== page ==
RE: Correction

---------

From: Mark J. Dulcey (mdulcey@pryder.pn.com)
Date: Tue Aug 29 1995 - 16:31:23 EDT


On Tue, 29 Aug 1995, Roger Hightower wrote:

> >To: "Sumner, Dave, K1ZZ" <dsumner@arrl.org>
> >From: aa7qy@primenet.com (Roger Hightower)
> >Subject: RE: Correction
> >
> >
> >>With regard to 7.040 MHz as a QRP frequency, it is we and not the rest of
> >>the world who are the odd man out. Here is the text of a letter on the
> >>subject that I sent to W0HEP earlier this year which you may find of
> >>interest.
> >>
> >(Long text deleted....if a qrp-l member wants a copy, pse e-mail
> >me direct and I will forward)
> >
> >Thanks for the response, David. I have heard from some Europeans who
> >also let me know that we Americans were "off freq", as it were. Guess
> >I should have done some more homework.

US and rest-of-the-world frequency usage on 40 meters is very different
because of the difference in band allocation. In most of the world, the
40 meter band is only 100KHz wide; only region 3 (North and South
America) gets the use of 7.100 to 7.300. (Those frequencies are used for
shortwave broadcasting elsewhere.)

Adopting the frequency allocations used by the rest of the world is not
necessarily a good answer for us here in the US. The fact is that there
are a LOT of us here. If we tried to adopt the European bandplan here,
the low end of 40 would be hopelessly overcrowded with CW and digital
signals, and the segment from 7050 to 7100 would be empty (it's used for
voice in other parts of the world, but US hams aren't allowed to use
voice modes there).

The current QRP calling frequency was chosen to avoid the heavy DXing
(mostly very QRO) at the low end of the band. If we were to move QRP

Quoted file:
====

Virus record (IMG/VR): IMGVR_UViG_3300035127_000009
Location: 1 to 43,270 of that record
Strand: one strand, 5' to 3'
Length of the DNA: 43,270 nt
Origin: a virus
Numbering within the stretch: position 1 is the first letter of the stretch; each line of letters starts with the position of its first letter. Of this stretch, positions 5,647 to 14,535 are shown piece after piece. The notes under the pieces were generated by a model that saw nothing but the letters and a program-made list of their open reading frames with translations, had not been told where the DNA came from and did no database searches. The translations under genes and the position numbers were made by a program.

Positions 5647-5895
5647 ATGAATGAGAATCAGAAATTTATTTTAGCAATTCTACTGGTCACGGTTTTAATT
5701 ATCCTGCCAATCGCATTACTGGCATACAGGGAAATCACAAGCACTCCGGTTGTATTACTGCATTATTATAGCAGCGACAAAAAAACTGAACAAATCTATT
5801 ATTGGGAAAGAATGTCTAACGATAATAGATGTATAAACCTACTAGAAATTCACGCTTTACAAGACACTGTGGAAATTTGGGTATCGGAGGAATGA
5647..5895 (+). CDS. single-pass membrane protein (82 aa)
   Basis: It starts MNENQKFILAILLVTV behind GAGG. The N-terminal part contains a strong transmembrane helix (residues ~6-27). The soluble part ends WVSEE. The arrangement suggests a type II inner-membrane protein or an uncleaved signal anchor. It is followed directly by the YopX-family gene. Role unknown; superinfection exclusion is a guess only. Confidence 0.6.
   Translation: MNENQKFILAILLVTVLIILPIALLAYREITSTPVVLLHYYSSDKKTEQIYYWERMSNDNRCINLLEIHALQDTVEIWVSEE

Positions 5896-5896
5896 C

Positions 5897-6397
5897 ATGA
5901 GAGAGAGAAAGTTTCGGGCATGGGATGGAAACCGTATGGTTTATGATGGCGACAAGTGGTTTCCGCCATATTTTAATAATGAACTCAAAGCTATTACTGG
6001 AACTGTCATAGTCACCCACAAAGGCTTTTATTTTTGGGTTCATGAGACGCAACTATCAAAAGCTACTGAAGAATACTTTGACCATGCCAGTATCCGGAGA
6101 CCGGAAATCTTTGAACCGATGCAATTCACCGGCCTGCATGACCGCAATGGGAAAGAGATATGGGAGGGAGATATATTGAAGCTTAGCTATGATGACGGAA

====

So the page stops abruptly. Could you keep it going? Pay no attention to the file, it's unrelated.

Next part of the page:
elsewhere, we would experience a lot more interference from the big guns.

Canada, of course, gets caught with conflicting interests. On the one
hand, they want to set up their bandplan to avoid areas of heavy US usage
(thus Canadians are allowed to operate in voice modes in parts of the HF
bands where US operators are not); on the other hand, they have to
peacefully coexist with their neighbors south of the border.

In the particular case of the digital allocations in Canada, I believe
they would be well advised NOT to adopt this proposal. Presumably this
proposal happened because of pressure from the phone operators to get at
the 7050-7100 segment, which pushes other modes farther down the band.
Although it would accomplish that, it would have devastating effects on
QRP operation in North America, including Canadian QRP operators (who
presumably contact the US much more often than Europe or other parts of
the world).

The best solution would be for the 40 meter band to be 300KHz
wide for the entire world. But that isn't going to happen anytime soon.
The US proposed a wider world-wide 40 meter allocation at the last WARC,
but there was no significant support for it, and lots of opposition from
broadcasters. Unfortunately for us, the 39 meter SW band is one of the
most useful and popular ones, as it allows reliable coverage of a
500-1500 kilometer area on a daily and nightly basis. (Of course, that's
why it's a popular ham band as well.)


Search QRP-L Archives

[ QRP-L Archive | ]
[ 1993 | 1994 | 1995 | 1996 | 1997 | 1998 | 1999 | 2000 ]

---------

This archive was generated by hypermail 2b29 on Fri Jun 02 2000 - 11:28:29 EDT

kd4ab@kd4ab.org